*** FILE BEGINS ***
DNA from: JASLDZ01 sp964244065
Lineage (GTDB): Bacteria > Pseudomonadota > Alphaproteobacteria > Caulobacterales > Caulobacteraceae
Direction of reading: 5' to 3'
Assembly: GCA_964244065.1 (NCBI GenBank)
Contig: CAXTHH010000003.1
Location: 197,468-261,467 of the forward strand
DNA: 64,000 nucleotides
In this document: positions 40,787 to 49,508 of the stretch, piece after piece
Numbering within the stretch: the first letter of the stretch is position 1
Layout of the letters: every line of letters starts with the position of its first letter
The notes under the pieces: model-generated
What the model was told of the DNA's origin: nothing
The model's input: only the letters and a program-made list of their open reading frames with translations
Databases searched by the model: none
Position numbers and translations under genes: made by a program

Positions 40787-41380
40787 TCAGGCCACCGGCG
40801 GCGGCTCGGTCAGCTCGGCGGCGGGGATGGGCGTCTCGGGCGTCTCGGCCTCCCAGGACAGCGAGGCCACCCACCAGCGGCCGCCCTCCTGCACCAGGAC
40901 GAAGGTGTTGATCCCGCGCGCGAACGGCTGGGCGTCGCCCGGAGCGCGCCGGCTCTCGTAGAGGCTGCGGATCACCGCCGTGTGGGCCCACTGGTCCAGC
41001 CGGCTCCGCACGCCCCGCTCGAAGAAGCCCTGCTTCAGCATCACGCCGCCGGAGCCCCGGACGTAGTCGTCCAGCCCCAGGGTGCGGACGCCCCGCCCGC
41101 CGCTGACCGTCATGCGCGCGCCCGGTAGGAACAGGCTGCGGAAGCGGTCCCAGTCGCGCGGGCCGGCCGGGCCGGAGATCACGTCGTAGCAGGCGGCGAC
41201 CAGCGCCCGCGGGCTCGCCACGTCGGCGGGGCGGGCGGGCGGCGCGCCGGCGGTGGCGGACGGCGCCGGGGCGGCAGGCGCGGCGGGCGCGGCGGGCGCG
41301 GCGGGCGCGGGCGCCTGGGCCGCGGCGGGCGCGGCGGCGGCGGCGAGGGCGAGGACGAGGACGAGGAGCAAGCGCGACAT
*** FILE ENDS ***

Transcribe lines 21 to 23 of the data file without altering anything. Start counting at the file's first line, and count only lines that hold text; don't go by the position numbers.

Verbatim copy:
41101 CGCTGACCGTCATGCGCGCGCCCGGTAGGAACAGGCTGCGGAAGCGGTCCCAGTCGCGCGGGCCGGCCGGGCCGGAGATCACGTCGTAGCAGGCGGCGAC
41201 CAGCGCCCGCGGGCTCGCCACGTCGGCGGGGCGGGCGGGCGGCGCGCCGGCGGTGGCGGACGGCGCCGGGGCGGCAGGCGCGGCGGGCGCGGCGGGCGCG
41301 GCGGGCGCGGGCGCCTGGGCCGCGGCGGGCGCGGCGGCGGCGGCGAGGGCGAGGACGAGGACGAGGAGCAAGCGCGACAT